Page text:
This is part 2 of Big Fat Thieves, discussing copyright violations on the internet. You can read part 1 here.
Despite the law being on the side of copyright protection, I think the best argument to the law’s existing stance on copyright is that making a copy of something has always been about the importance of the inevitable ubiquity of works. But creating and distributing content to a massive audience has gone from an investment to something that can now be done nearly accidentally. Don’t conflate this with me saying that all content was trivial to make or that copying material is akin to competing with material, because I’ve never thought that. More importantly, much content can and is being created ever nearer to real-time.
In “If you want to get paid for your freelance work,” Seth Godin put it this way:
… access to tools is no longer sufficient. Everyone you compete with has access to a camera, a keyboard, a guitar. Just because you know how to use a piece of software or a device doesn’t mean that there isn’t an amateur who’s willing to do it for free, or an up and comer who’s willing to do it for less.
What I’m getting at with this quote is that information and content is getting easier and cheaper to make. Often, in the most recent few years, this information has not been created whole cloth, but cut together from existing works. The defense for this is traditionally that it’s shielded by fair use. And the concept of fair use has been broadening socially, while not judicially. In a couple of years, it is possible that social moires no longer present a stigma onto using someone else’s story to tell a slightly different story or a tweaked version of the same story. In short, it’s getting cloudy what is purely helpful and what is abominably thieving.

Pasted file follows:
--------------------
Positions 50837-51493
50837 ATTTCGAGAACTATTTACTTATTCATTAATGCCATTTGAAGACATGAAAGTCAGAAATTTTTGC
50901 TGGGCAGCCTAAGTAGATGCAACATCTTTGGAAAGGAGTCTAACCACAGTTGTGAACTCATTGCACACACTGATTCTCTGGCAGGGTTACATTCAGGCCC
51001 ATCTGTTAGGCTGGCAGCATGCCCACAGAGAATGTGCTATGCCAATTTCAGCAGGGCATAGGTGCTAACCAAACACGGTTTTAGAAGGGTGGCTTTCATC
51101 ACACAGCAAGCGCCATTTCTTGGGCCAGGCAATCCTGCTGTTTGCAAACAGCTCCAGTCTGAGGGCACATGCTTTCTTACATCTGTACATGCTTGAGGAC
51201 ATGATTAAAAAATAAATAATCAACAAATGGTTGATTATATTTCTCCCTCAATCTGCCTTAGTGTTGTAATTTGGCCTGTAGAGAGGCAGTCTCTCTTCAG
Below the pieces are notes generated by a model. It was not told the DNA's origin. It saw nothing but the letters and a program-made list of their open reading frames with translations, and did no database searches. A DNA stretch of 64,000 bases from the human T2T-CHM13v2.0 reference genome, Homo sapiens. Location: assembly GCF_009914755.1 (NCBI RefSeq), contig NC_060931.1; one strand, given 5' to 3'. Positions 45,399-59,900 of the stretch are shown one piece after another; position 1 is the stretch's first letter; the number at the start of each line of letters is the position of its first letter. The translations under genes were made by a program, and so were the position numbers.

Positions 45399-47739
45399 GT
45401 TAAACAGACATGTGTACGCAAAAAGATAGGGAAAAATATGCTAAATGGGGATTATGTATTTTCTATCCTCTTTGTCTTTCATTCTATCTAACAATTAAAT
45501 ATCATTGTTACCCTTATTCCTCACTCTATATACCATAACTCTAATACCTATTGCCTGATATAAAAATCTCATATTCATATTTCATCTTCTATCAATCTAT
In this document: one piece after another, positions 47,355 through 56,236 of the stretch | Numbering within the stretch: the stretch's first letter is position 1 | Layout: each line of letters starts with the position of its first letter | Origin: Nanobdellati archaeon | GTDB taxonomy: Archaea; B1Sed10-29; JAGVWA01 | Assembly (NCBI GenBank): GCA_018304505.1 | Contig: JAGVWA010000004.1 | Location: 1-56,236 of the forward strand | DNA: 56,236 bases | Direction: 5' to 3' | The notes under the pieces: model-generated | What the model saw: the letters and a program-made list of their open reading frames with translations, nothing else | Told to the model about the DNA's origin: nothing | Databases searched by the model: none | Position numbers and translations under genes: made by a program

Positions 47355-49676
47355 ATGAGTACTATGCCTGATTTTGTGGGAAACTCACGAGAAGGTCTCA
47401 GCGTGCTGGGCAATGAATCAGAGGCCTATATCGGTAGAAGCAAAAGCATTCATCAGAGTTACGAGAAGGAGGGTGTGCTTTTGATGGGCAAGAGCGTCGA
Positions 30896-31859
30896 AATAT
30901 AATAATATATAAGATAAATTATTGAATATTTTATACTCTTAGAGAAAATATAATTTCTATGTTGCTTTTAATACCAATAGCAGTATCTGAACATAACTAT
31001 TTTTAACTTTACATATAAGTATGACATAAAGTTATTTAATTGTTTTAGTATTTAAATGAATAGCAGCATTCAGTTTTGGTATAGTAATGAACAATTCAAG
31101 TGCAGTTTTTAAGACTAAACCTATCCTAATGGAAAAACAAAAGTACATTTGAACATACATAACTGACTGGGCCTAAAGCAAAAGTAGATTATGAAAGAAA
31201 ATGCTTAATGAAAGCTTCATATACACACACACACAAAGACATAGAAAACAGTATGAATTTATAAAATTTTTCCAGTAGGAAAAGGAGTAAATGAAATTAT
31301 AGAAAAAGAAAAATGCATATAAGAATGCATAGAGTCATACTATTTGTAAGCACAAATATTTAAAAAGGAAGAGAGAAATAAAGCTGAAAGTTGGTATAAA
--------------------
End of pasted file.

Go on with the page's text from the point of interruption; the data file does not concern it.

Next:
So, what can a content creator do about the enhanced “sharing” nature of the internet? More from Seth Godin:
…then you ought to find and lead a tribe, build a base of people who want you, and only you, and are willing to pay for it.
…then you need to develop both skills and a reputation for those skills that make it clear to (enough) people that an amateur solution isn’t nearly good enough, because you’re that much better and worth that much more.
…then you should pick yourself and book yourself and publish yourself and stand up and do your work, and do it in a way for which there are no substitutes.
Tom Naughton has been doing this very well, perhaps without even realizing fully what he’s done. I can tell by following his blog that he’s operating very cautiously, perhaps because he’s been burned so badly by his physical distributors (who are the only true thieves by the traditional definition). But he has built a tribe and those people are increasingly more passionate about what he’s been making.
At some point, I imagine he’ll quit programming once he has seen a couple of years of steady income from his documentary work. Jonathan Coulton followed a similar path, albeit with the accelerated help of several self-building geek tribes. Coulton has been quoted as saying this:
Now I sort of think of the whole engine as a special genetically engineered cow who eats music and poops money – I have no idea what’s going on in its gut, and I have the luxury of not really caring that much about the particulars.
If Naughton were fortunate enough to be discovered by the right few groups, I’m sure he’d be able to ride that momentum into the next stratosphere.
While it would be great in some ways if money always changed hands in these sorts of things, the silver lining is that the tools used for illegal copying is also used to spread meaning to others. The trick for those being ripped off is to use the promotion to boost the tribe’s aura and let the poop flow in.Source: sethgodin.typepad.com